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From the Publisher's Desk...

IS DC BETTER PREPARED TO THWART TERRORISM THAN IT WAS THIS MONTH EIGHT YEARS AGO?

As we have previously commented, while city government can’t assume the role of the military or other branches of the federal government, it certainly can do a far better job in preparing citizens to deal with the aftermath of a terrorist attack. The question eight years later is not only whether we are better prepared but are we also safer in terms of preventative efforts?

We are not especially confident about that.

What seems to us to be the strategy of the District’s emergency preparedness agency is to have mandated that any and all outgoing emails to citizens from government department and agency personnel bear the message at the bottom of the emails that reads as follows: “Preventing terrorism is everybody’s business. If you SEE something, SAY something. Call the Metropolitan Police Department at (202) 727-9099 or email at SAR@DC.GOV to report suspicious activity or behavior that has already occurred. Call 911 to report in-progress threats or emergencies.”

In our view, this does not convey much confidence that there are any real plans in place to root out danger before it becomes a reality; this bland message seems no more useful than the Metro’s random bag checks inside stations which won’t do anything to prevent a suicide bomber from activating a device in front of the bag checker and all the people filing by — although it might spare a moving train.

As for the emergency management agency’s alert messaging system that citizens can sign up for, what we have found over time is that it is constantly overused — often several times during the day — with unimportant messages, mostly traffic stuff as far as we can recall, that have nothing to do with true emergencies. This system should not be activated for anything except true emergencies that could endanger life and limb. As it is, these have become so all-pervasive that we and many others we know simply ignore the alerts.

But, as we have written in prior commentaries in this space, what is most worrisome is that the government has done almost nothing to develop a program to provide practical guidance and even training that would be available to individuals and neighborhood and block groups so that we citizens would actually be prepared to help ourselves and to know exactly what to do and what not to do.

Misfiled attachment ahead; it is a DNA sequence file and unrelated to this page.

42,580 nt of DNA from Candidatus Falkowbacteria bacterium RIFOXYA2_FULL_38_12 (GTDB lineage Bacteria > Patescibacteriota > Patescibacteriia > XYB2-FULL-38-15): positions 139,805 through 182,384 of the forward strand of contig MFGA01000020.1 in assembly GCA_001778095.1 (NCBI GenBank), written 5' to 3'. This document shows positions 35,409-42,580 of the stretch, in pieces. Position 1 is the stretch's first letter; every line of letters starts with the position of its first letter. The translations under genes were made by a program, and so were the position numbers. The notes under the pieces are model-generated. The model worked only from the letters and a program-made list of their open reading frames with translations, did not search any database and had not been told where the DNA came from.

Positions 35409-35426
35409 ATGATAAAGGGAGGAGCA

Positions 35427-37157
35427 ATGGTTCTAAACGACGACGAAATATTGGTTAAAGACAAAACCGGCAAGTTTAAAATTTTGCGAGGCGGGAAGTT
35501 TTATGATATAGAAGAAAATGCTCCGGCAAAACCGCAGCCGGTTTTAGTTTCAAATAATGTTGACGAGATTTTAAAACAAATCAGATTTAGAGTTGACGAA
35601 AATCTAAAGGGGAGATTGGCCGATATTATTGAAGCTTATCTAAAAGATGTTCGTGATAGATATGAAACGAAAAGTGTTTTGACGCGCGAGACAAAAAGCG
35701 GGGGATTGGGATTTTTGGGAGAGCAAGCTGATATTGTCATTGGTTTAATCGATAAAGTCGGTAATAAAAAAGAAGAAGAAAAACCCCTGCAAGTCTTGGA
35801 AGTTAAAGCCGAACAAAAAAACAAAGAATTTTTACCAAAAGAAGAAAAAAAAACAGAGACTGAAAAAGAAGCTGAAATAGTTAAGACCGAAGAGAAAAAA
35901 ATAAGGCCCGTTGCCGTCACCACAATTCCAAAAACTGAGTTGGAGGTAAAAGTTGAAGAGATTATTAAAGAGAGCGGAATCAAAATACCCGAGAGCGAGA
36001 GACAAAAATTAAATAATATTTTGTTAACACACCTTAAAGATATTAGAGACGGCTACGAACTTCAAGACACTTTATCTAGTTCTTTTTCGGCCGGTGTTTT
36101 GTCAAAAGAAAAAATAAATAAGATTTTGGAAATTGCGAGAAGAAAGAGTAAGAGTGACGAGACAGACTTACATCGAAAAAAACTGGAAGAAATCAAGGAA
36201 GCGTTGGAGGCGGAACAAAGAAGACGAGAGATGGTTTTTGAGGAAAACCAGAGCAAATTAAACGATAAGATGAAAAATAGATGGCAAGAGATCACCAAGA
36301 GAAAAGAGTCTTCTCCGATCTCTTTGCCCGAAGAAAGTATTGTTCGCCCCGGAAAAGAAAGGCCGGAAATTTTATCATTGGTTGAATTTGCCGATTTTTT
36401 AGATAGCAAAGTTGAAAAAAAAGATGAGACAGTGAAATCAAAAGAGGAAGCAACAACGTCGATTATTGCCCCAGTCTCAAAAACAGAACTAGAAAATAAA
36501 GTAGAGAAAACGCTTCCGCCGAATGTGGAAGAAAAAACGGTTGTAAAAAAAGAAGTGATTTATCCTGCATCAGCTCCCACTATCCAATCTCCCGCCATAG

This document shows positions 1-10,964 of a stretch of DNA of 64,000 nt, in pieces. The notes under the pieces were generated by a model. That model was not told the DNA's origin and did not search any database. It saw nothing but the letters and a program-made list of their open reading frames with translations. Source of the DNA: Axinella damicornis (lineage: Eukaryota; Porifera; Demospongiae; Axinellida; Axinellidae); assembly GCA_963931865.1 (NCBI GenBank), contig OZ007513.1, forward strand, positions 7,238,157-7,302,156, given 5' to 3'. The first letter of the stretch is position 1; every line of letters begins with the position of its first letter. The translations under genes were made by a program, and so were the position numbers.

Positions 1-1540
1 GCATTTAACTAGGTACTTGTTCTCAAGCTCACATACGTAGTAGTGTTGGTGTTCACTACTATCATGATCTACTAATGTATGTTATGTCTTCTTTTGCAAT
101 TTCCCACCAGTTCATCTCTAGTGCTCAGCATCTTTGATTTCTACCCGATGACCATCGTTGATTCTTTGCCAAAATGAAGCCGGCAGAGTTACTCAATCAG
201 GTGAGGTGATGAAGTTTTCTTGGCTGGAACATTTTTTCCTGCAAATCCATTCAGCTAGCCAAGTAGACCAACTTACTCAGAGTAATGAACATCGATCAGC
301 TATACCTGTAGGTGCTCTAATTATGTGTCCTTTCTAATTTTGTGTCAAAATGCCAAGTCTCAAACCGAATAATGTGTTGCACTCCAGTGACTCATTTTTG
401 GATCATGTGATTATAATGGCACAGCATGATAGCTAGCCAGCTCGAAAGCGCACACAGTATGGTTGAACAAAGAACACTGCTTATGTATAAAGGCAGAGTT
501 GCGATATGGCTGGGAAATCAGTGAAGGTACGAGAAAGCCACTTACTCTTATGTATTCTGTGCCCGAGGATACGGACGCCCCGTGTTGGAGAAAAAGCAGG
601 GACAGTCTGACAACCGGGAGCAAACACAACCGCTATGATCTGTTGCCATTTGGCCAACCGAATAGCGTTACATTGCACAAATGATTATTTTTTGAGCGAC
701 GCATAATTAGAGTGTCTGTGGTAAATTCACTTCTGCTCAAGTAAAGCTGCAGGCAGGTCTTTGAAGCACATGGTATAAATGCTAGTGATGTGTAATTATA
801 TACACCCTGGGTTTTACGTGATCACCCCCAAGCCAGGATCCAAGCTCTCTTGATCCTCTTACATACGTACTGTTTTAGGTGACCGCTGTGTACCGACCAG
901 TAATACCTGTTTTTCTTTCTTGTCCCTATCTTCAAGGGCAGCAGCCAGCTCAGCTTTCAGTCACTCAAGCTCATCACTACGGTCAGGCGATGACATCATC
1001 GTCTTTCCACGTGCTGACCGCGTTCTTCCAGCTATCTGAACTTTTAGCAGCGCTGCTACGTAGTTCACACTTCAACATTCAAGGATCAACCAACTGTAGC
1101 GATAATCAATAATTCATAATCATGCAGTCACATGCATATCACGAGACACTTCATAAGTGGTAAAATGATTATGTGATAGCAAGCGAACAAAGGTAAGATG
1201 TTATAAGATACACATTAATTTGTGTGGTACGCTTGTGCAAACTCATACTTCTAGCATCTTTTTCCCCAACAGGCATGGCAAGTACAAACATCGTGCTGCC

As for escape routes, there appear to be but a half-dozen main avenues publicly identified — although with small signs that bear a bland message that suggests guidance for tourists rather than for escape; the reason for the non-scary wording was apparently to avoid upsetting residents! Worse still, is the absence of any guidance as to how to get to those routes from various neighborhoods not immediately abutting those roadways such as Dupont, Logan, Shaw, Adams Morgan — there are no designated emergency connector routs to the principal evacuation arteries.

Even more egregious, we have yet to learn of any logistical planning for evacuating the thousands of residents who don’t have access to private cars or for moving the infirm.

As for cars and other private vehicles, maybe it doesn’t really matter that there is no useful guidance about what routes to use to get to the main evacuation arteries; the reality is that if everyone who has a private vehicle — even if they carry more than themselves — tries to drive to safety they will all be dead in their tracks. There is no way that a successful evacuation could be undertaken if people are in their own vehicles. So, what has the emergency management agency come up with to handle that reality? We do not know and if there is a plan, why hasn’t it been made widely known by means of direct contact to each and every household and apartment building?

Our guess is that there really is no plan, unless it is for staying put at home; many experts consider this to be a safer option under most circumstances. But if we are to be prepared to hunker down at home we need to have the proper supplies and tools on hand; government can do much to help us prepare by informing us of the basics that we would need. Unfortunately, we have seen nothing of that sort of DC.

Again, as we wrote in the past, what would be most useful would be for the emergency management agency to implement suggestions for direct, hands-on coordination, which years ago had been offered at some public meetings, to assist the ANCs throughout the city serve as key neighborhood coordinating entities that would be able to effectively manage block captain efforts by which all residents might coalesce into teams to aid each other in case of emergency. At the time, Dupont Circle ANC Commissioner Bob Meehan had pointed out that just knowing which immediate neighbors have ladders and shovels and first aid kits and cell phones, who is home in the daytime, who has what kind of vehicle at the ready, who might be identified to assist neighbors who are infirm or bedridden — all those small details could make the difference between life and death.

As we have asked previously and again ask, why are we not preparing as was done so effectively in this very city during World War II?